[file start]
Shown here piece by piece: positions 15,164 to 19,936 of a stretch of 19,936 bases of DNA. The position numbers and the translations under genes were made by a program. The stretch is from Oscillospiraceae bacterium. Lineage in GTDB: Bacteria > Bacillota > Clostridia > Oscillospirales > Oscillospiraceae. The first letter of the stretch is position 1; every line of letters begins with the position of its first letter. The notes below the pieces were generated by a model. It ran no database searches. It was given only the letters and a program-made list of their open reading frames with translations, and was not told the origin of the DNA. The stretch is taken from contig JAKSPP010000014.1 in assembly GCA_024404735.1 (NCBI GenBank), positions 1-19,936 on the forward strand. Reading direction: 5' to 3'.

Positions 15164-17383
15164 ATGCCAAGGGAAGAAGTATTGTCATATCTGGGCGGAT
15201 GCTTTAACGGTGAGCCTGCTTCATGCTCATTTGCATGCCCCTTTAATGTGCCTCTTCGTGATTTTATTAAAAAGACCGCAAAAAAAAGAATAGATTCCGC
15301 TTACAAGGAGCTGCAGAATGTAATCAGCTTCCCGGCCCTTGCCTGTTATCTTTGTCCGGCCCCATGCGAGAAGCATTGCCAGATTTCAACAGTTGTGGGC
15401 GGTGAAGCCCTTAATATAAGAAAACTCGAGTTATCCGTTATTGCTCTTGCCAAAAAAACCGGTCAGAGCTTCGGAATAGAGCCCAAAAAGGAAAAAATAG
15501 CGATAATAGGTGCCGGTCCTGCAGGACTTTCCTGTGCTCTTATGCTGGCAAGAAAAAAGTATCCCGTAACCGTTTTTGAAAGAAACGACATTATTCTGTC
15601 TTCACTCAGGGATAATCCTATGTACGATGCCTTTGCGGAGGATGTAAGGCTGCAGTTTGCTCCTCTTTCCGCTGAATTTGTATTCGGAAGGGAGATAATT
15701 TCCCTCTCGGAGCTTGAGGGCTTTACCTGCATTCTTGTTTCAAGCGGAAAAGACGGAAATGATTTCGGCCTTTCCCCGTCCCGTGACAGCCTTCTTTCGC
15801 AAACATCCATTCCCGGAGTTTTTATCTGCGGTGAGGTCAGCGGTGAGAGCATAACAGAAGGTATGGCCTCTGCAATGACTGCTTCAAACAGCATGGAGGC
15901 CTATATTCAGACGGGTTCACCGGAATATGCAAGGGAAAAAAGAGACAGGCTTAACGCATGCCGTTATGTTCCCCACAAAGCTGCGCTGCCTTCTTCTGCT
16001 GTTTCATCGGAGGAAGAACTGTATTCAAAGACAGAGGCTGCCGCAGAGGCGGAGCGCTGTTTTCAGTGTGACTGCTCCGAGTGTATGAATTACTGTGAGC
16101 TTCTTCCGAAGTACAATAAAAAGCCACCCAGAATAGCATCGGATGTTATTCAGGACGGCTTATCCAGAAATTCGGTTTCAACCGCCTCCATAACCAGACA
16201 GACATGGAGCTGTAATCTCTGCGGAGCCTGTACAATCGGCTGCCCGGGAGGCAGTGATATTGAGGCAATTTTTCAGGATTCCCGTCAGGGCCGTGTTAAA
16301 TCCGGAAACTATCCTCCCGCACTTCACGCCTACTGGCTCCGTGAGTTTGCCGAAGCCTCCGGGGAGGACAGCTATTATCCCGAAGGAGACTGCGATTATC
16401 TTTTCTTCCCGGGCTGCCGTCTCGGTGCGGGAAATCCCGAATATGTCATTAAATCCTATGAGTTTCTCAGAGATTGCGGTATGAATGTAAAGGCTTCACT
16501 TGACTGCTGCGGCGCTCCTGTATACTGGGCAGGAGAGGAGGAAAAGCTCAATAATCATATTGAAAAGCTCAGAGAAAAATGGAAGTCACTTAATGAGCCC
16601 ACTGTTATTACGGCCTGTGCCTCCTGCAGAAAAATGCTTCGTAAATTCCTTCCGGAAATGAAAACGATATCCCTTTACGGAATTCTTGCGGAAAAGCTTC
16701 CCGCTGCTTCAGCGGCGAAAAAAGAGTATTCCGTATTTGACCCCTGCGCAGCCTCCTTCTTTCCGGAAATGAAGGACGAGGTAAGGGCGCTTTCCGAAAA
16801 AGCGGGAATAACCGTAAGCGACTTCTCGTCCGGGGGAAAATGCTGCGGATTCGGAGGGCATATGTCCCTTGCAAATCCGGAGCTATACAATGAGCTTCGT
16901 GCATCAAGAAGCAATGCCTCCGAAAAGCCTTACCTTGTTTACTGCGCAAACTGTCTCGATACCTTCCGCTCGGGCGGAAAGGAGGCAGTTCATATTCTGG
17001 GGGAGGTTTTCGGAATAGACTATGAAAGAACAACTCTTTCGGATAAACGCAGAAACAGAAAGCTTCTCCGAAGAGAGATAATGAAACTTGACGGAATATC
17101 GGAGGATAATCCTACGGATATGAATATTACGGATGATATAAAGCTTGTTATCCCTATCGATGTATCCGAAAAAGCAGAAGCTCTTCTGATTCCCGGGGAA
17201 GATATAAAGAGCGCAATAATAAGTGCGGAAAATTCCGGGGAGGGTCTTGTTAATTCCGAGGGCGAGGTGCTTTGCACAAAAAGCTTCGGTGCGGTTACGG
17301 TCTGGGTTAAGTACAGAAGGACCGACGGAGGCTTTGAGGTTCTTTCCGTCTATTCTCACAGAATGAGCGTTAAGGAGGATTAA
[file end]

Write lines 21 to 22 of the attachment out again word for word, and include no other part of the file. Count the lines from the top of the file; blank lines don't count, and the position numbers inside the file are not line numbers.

16901 GCATCAAGAAGCAATGCCTCCGAAAAGCCTTACCTTGTTTACTGCGCAAACTGTCTCGATACCTTCCGCTCGGGCGGAAAGGAGGCAGTTCATATTCTGG
17001 GGGAGGTTTTCGGAATAGACTATGAAAGAACAACTCTTTCGGATAAACGCAGAAACAGAAAGCTTCTCCGAAGAGAGATAATGAAACTTGACGGAATATC